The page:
Eliot Higgins and the investigators of the crash have been up against a coordinated propaganda machine that kicked into gear almost immediately.

Dutch researchers have recently discovered that troll factories sent out 65,000 tweets in the immediate aftermath of the disaster.

The Russian defence ministry held a press conference just days after the crash to deny any knowledge of it.

“It really shows immediately afterwards that there was an attempt to alter the narrative around what really happened with MH17 and this was even before they had the Russian press conference,” Higgins said.

Higgins noticed something that has become a regular occurrence – the Russian ministry of defence making claims that are later uncovered to have come from a blog on the internet, as opposed to because of hard evidence. 

“This is a pattern of behaviour I have noticed on other cases involving the Russian ministry of defence or the Russian government. Rather than having their own theories, they just use stuff from blogs but don’t mention they got it from a blog.

“You don’t notice it if you aren’t really engaged with a particular topic but I’ve noticed it with MH17 and I’ve also seen it with chemical weapons,” he said.

The coordinated attack included images that had been photoshopped. 

“They used old satellite images and claimed it was from July and photoshopped some missile launchers out of it and in others had photoshopped missile launchers into it. They wanted to make the case that Ukraine was moving missile launchers about but we could prove that these images had been faked. 

“The most horrifying thing is that 298 people had just died and two days later they are publishing all these fakes and lying to the world about it, which I think tells you everything you need to know about Russia’s involvement in it.” 

What are the missing pieces of the investigation?

Eliot Higgins of Bellingcat.

Five years on, the Bellingcat team are still determined to uncover the full truth about the disaster. They have five key questions which remain unanswered. They are:

  1. Who was in the cabin of the Buk when it was fired at the plane? We know they were Russian servicemen, but which ones?
  2. How exactly was the decision made to fire the Buk at a plane that was so high and moving so fast? Was it a rushed decision made under duress, or inexperience?
  3. How high up did this go in the Russian military for the transfer/use of a Buk in Ukraine? As high as the report into Sergei Shoigu (Minister of Defence) himself? Whoever they are, they would be liable in war crime proceedings.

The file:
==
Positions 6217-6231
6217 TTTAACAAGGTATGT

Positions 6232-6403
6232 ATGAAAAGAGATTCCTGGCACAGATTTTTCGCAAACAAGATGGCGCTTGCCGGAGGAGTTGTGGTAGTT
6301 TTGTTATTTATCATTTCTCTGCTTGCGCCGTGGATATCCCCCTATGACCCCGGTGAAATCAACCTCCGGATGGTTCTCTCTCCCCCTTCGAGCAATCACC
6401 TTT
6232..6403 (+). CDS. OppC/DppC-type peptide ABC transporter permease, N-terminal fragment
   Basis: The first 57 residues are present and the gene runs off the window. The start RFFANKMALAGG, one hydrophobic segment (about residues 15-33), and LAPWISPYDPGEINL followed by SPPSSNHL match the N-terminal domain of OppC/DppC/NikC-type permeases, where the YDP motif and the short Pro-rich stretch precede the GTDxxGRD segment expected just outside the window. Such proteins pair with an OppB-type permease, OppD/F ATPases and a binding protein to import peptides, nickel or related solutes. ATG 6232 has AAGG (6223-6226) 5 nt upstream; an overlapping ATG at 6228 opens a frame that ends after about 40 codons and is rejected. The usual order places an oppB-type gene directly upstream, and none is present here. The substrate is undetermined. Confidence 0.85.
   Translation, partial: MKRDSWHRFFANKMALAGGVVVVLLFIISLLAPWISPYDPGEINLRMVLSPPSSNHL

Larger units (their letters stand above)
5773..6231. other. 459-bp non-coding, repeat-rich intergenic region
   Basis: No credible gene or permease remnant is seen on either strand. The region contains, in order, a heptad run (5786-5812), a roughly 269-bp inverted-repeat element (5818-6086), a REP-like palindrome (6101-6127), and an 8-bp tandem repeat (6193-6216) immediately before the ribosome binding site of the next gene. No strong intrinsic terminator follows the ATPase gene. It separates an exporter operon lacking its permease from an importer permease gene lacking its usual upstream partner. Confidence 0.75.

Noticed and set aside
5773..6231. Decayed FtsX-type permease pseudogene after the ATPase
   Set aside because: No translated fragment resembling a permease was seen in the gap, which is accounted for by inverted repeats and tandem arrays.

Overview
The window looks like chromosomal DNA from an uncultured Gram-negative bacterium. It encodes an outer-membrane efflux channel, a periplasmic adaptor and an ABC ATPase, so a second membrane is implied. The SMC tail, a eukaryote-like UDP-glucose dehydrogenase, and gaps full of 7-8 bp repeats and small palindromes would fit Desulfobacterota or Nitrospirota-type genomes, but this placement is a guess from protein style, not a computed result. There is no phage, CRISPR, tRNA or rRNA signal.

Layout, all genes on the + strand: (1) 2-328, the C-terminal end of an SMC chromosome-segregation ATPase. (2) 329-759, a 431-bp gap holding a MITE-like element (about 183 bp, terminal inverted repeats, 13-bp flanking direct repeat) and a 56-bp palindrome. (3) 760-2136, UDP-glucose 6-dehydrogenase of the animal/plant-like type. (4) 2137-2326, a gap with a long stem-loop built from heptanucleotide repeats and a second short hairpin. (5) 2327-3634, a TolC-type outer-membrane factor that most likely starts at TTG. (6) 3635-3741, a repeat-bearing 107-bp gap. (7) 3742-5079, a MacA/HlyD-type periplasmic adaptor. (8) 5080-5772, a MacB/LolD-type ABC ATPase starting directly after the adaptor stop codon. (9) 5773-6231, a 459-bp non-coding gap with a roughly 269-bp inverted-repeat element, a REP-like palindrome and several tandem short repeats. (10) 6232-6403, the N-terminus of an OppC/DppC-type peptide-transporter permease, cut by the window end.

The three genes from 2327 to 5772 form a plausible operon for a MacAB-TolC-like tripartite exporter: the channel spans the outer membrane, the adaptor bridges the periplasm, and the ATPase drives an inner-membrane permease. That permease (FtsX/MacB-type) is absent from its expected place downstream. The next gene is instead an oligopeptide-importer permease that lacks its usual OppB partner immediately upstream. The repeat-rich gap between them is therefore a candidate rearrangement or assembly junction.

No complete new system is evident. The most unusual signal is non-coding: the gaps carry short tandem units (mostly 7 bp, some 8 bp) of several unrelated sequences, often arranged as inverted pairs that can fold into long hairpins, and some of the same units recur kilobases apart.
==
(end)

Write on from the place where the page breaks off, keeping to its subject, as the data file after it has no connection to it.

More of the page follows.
4. What information can the recently arrested Vladimir Tsemakh (Ukrainian citizen and eyewitness) give up – the identities of the Buk convoy crew members perhaps - in the investigation and court case in the Netherlands?
  5. Obvious but important – where is Buk 332, which downed MH17? Is it sitting in a warehouse somewhere in Russia, was it destroyed or taken apart, or was it just repainted and renovated to look like every other Buk TELAR?

The fight for justice 

Families of Britons killed in the downing of the plane visit Downing Street for a meeting with David Cameron who was prime minister at the time.

The families of the victims have been fighting for justice for the last five years. Some have focused their efforts on Russia’s involvement, others are angry that Malaysian Airlines chose to fly over the war-torn Ukraine in the middle of a conflict.

Higgins is regularly in contact with families of the victims and is this week speaking at an event where all the family members are gathering together in Amsterdam, and says they are realistic about what justice they will be able to get. 

He says: “When I have spoken to them, they do seem to realise that these people who pressed the button are just part of this whole chain of command.

“Some of them even have sympathy for those involved at that level because they have been sent to a war in a foreign country and told to do something, and they have followed the order.

“I don’t think there is a sense they deliberately targeted it because it was airliner. It was an accident and had terrible consequences, but I don’t necessarily think they blame the people who pressed the button but they do blame the people who had the policy of having a war in Eastern Ukraine and sending military equipment over and who set up the circumstances around that.

“It varies from person to person but that’s the most general sense I get,” he adds. 

To coincide with the anniversary of the mass murder, the first series of the brand new Bellingcat Podcast focuses on MH17 and gives the inside story into the investigation.